Good headshots should:
- Highlight your child’s unique look and personality: Joke around with your child before and during the shoot to help make their personality shine.
- Be candid: Fleischer recommends that “professional photos should not be submitted.”
- Be simple: Dress your child in plain, non-patterned clothing and have them pose against a plain background to capture the most compelling images.
Go to casting calls: Open casting calls get your child seen by agents. Even if it’s not a match, your child can learn how to interact with agents and pose for photos.
Submit to model searches: Child model searches usually seek a specific look and type. If your child meets those parameters, they may just get signed.
Reach out to agencies: Send pictures or a link to your child’s digital modeling portfolio to agencies to see if they bite. If an agency is interested in working with you and your child, they’ll respond to the contact information you provided in your submission. Be sure to check the agency’s submission policy before sending any materials.
While there is no set age a child should start modeling, the more experience the better—and some agencies accept babies as young as three months old. No matter their age or experience level, your child’s interest in modeling is the most significant factor. If they express interest in modeling, that’s a good indicator that they’re ready and willing to start. Be sure to explain that the job involves patience, good manners, and the ability to accept feedback and instructions.
To best navigate the industry with your child:
Set expectations: Modeling requires thick skin for both parents and children. Your child might not get selected for the jobs they audition for, so it’s important to make sure they understand that rejection isn’t a reflection of them. “Castings and callbacks demand quite a lot of time, and are not a guarantee of work,” says former child model Autumn Greco. “It’s important for parents and guardians to have an honest conversation about leveling expectations with their kids.”
Be professional and courteous: When you commit to a go-see, casting, or job, good manners help solidify the connection. “Thank the team, get to know others on set, and even encourage your child to politely ask questions,” Greco advises. “I learned a lot about how projects and campaigns operate through having conversations with different crew members as a kid, which helped me think about careers beyond modeling.”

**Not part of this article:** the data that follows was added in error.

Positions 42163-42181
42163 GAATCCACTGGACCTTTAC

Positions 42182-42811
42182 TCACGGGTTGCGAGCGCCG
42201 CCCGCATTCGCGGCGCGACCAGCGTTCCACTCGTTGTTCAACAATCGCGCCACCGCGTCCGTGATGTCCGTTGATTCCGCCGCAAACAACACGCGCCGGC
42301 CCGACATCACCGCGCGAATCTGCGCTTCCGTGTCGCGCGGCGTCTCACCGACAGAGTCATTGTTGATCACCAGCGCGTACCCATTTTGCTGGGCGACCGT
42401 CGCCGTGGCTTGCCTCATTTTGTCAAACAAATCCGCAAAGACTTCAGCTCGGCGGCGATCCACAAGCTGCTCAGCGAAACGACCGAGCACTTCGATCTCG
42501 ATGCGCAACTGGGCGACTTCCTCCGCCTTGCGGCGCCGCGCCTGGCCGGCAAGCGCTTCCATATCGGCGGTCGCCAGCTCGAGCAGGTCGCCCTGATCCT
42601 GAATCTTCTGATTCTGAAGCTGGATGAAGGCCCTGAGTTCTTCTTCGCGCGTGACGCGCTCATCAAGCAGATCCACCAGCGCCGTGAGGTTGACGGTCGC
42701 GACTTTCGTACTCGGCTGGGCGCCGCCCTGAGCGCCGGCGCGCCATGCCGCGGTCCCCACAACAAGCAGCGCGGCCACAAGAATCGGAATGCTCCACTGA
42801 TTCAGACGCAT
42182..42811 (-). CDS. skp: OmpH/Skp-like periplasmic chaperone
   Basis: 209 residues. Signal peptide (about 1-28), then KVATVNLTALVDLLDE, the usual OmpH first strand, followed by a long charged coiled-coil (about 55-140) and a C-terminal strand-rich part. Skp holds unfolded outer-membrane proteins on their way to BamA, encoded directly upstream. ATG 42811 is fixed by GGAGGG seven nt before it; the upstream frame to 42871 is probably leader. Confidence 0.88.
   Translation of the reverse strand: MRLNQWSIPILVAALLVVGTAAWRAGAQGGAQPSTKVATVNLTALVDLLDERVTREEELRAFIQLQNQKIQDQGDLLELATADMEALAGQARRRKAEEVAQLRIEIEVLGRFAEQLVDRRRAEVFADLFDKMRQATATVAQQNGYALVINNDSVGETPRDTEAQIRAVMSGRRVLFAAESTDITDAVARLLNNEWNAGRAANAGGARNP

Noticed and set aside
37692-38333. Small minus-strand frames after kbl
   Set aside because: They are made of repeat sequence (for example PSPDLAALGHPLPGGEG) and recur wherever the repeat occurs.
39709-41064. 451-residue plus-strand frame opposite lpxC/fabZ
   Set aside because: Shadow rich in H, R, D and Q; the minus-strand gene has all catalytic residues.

Be on time: Be sure to always show up on time. Lateness may throw off the entire day’s schedule and cause issues for the crew.
Have a set look for castings: Plan your child’s outfit ahead of time to help ease the stress of getting ready and help them feel more comfortable. “Have go-to simple looks for castings,” Greco says. “Wear the same exact outfit from casting to callback unless otherwise noted.”
Be patient: While it can be tempting to follow up with an agency after submitting your child’s materials, try practicing patience instead. Don’t continuously reach out demanding to hear an answer, as that could get you and your child blacklisted. After enough time (six months, according to Fleischer) passes, you can follow up—once.
Don’t pressure your child: If your child loses interest in modeling or says they aren’t comfortable or happy doing it, be respectful of their request. “No young child should need a job,” Fleischer says. “Only pursue modeling if it makes a child happy and if you have the time to bring them to photo shoots.”
Ensure safety: For younger children especially, it’s important to ensure that the modeling environment is properly child-proofed. Ensure that sets are free of choking hazards, unsafe temperatures, and harmful lighting.
Never leave your child unattended: Don’t let your children be separated from you, no matter their age. You never know what kind of safety hazard might rear its ugly head should you leave the room.
Provide comfort: Bring your child’s favorite toys, food, or books with you on set to help them feel more comfortable and at ease.
The amount child and baby models make varies, with earnings largely depending on the client, location, and type of work. According to ZipRecruiter, the average child model salary is $72,859 a year or $35 an hour. “There’s a huge range that mainly depends on the client and usage,” Greco says. “Models can make anywhere from $100 to several thousand dollars per job.”
No matter what, focus on your child’s emotional state first—their happiness is more important than the biggest paycheck.